June 15, 2013
We were awakened by the bluster of breakfast on the airplane! It was only 1:45 a.m. Indiana time, but it was 7:45 a.m. in Rome! After our short night, we landed, found our luggage, and boarded a bus to drive the 14 miles into Rome. The rolling hills, round hay bales in the fields, solar energy collectors felt a bit like Iowa . . . and then we came to Rome!
With our bus driver Corado and our tour guide Amelia, we set out to see Rome in two days. We stopped near an old bridge constructed in the first century BC—early enough that Julius Caesar may well have seen it. The bridge connects the old Jewish quarter to the Roman side of the river. We drove by a section of the ancient city wall built in the first century BC.
We visited the Basilica of Apostle Saint Bartholomew, which houses his tomb, brought from Sicily, according to our tour guide. Relics of the New Martyrs are in side chapels—one for each continent. These include persons martyred during the Nazi and Communist eras.
We then drove to the Vatican City, the smallest country in Europe, encircled most of the way by a high brick wall in the center of Rome. Within the wall are gardens, chapels, offices, residences, and St. Peter’s. The present structure took 120 years to build. It was consecrated in 1626.
The artist Michelangelo was commissioned by Pope Julius II to plan the paintings for the Sistine Chapel. This artist had earlier—in 1499 when he was 24 years old—complete the “Pieta,” a carving in shiny white marble of a young Mary holding the body of her son Jesus, which is found just inside the main entrance to the basilica. The Sistine Chapel’s dimensions are the same as Solomon’s Temple built in Jerusalem. Michelangelo planned that the ceiling would depict the creation and the fall of humanity. The life and deeds of Moses were to be on one wall, and the life and deeds of Jesus were to be on the opposite wall. The altar wall contains the Last Judgment, complete with a depiction of a cardinal suffering in hell—someone Michelangelo did not like much! On the ceiling are dozens, if not hundreds, of frescos of prophets, other biblical characters, popes, and popes. The artist spent 20 years painting ceiling frescos and five years painting the Last Judgment fresco. Other prominent artists painted some of the panels.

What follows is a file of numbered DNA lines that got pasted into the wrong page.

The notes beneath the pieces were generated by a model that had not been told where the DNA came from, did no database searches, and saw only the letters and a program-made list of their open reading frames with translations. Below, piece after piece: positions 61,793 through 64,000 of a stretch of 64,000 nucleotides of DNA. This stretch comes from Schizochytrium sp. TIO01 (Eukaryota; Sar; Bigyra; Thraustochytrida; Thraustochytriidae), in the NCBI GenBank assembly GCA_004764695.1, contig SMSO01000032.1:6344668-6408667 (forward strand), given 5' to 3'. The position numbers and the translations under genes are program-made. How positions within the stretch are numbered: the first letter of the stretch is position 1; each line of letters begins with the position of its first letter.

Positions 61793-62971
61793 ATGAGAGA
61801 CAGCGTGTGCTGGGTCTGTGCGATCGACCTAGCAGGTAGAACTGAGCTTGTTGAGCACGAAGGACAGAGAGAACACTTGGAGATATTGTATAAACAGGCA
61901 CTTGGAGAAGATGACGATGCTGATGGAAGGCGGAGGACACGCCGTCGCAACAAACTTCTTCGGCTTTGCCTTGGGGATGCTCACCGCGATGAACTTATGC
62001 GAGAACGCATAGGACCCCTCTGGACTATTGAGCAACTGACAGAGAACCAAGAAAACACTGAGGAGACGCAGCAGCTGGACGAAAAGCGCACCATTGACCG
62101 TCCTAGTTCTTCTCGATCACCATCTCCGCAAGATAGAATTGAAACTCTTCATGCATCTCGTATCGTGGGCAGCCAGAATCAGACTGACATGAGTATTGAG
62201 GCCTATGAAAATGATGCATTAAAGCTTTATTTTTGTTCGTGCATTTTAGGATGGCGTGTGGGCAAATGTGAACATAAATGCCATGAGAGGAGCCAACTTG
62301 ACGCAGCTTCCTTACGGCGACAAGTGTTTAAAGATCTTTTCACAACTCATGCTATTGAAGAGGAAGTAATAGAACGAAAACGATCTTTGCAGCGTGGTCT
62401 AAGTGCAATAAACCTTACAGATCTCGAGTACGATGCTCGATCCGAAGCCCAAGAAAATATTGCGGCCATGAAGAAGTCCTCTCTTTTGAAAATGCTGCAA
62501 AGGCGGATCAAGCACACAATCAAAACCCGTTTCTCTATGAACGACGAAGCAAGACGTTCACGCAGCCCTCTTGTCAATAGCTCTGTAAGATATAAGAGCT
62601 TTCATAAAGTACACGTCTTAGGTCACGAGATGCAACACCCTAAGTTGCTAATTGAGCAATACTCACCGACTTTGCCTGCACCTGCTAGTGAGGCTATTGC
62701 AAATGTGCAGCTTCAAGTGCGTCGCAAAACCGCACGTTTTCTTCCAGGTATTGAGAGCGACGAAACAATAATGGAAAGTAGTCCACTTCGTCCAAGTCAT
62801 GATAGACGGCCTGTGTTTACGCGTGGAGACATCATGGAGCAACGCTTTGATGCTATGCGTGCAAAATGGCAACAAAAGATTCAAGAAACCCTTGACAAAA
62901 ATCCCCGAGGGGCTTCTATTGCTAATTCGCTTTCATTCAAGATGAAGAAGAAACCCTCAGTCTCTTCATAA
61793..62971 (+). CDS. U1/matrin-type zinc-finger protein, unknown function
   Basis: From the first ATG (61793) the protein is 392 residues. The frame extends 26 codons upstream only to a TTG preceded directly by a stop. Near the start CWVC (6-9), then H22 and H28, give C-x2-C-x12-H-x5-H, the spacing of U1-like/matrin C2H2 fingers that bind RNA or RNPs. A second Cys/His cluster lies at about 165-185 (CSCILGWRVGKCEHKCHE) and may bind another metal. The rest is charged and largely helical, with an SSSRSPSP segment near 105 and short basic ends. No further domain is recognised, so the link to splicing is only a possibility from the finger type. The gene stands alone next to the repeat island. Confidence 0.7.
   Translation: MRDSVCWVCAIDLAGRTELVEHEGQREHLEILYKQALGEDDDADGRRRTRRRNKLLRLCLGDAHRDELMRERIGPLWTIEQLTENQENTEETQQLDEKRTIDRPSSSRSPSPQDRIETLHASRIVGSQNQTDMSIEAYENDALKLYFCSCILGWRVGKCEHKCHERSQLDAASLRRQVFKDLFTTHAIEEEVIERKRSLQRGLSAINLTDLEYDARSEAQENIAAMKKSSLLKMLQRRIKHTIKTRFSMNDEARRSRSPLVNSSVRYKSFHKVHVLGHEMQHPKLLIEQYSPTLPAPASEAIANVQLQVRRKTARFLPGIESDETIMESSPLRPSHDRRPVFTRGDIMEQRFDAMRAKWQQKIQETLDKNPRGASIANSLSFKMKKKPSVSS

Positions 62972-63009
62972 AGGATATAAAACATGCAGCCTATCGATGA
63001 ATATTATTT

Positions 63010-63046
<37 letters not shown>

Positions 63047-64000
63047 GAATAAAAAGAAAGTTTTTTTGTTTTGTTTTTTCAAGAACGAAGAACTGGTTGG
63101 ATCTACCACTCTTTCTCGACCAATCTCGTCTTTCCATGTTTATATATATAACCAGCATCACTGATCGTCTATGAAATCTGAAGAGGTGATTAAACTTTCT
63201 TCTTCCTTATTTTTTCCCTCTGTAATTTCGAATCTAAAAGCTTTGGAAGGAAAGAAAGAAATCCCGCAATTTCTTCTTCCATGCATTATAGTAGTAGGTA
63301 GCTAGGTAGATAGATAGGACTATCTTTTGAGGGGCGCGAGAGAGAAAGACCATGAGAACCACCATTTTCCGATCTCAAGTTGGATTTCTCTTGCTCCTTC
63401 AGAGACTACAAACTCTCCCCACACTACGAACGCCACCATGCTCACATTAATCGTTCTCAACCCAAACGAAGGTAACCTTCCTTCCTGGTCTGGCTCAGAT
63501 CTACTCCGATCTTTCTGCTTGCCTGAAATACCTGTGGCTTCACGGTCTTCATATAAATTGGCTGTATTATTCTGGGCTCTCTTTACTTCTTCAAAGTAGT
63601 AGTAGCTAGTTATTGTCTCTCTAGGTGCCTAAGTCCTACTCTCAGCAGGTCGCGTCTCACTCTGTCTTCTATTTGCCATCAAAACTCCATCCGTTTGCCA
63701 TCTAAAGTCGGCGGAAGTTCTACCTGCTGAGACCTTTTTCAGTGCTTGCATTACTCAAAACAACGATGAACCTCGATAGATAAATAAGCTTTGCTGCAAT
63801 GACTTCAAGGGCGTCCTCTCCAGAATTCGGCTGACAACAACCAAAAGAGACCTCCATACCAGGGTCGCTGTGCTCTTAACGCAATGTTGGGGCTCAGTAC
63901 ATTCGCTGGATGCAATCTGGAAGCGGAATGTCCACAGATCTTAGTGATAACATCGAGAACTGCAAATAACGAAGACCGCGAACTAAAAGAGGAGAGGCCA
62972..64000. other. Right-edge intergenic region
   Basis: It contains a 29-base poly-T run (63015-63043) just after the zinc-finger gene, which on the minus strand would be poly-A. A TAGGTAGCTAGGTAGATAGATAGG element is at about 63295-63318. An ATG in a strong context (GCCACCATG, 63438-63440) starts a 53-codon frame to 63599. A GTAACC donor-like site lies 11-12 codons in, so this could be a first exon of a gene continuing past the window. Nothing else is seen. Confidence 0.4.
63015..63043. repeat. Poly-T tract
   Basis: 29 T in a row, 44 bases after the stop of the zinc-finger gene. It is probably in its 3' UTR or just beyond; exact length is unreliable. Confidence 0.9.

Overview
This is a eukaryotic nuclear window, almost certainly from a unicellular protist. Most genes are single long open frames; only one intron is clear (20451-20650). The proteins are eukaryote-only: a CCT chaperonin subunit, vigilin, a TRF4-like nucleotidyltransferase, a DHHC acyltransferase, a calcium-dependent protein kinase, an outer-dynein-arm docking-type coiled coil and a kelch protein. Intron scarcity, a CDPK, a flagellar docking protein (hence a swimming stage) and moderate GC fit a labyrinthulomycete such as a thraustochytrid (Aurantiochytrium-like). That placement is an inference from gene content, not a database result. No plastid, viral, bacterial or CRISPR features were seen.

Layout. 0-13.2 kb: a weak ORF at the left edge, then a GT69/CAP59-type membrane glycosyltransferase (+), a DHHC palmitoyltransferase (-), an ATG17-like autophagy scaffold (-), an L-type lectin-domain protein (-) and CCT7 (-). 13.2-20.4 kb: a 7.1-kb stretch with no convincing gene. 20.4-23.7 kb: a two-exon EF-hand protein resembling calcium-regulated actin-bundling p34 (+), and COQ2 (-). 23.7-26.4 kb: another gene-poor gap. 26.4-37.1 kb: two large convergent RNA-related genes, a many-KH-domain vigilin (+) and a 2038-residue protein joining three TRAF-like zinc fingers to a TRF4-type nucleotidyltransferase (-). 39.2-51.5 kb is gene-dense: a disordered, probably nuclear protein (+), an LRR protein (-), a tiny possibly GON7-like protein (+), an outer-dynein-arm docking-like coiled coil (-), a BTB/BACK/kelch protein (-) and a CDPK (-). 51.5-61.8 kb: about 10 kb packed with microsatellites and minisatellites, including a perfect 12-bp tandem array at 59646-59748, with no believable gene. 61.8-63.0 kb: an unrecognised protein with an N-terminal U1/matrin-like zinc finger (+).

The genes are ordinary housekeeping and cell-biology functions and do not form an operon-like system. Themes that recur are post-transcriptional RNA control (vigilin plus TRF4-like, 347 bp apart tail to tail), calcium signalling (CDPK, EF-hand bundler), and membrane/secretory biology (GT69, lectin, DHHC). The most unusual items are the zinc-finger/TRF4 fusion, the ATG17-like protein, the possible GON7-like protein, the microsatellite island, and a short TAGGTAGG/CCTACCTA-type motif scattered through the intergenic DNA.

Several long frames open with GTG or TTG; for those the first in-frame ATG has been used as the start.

We spent twenty minutes crowded into the chapel with other tourists. The guards repeatedly commanded loudly, “Shh! No talking!” If they were trying to maintain a reverent ambience, it was a losing battle!
After a short night and a long day in the Vatican, we were happy to sit down in our comfortable bus. We were even happier to sleep in a real bed in uncrowded space in our own rooms at the Albani Hotel in Rome that night, most of us having been in the same clothes for some 32 hours!
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Welcome to this window on the 2013 Mediterranean Cruisetour. As Sara Wenger Shenk, AMBS president, and Loren Johns, AMBS professor of New Testament, and 43 other travelers explore the places where the Apostle Paul traveled, they will share photos and reports here. Come back to this space for what we hope will be daily snapshots in words and photos of what the group is experiencing.
Visit Menno Travel to learn more about the Cruisetour.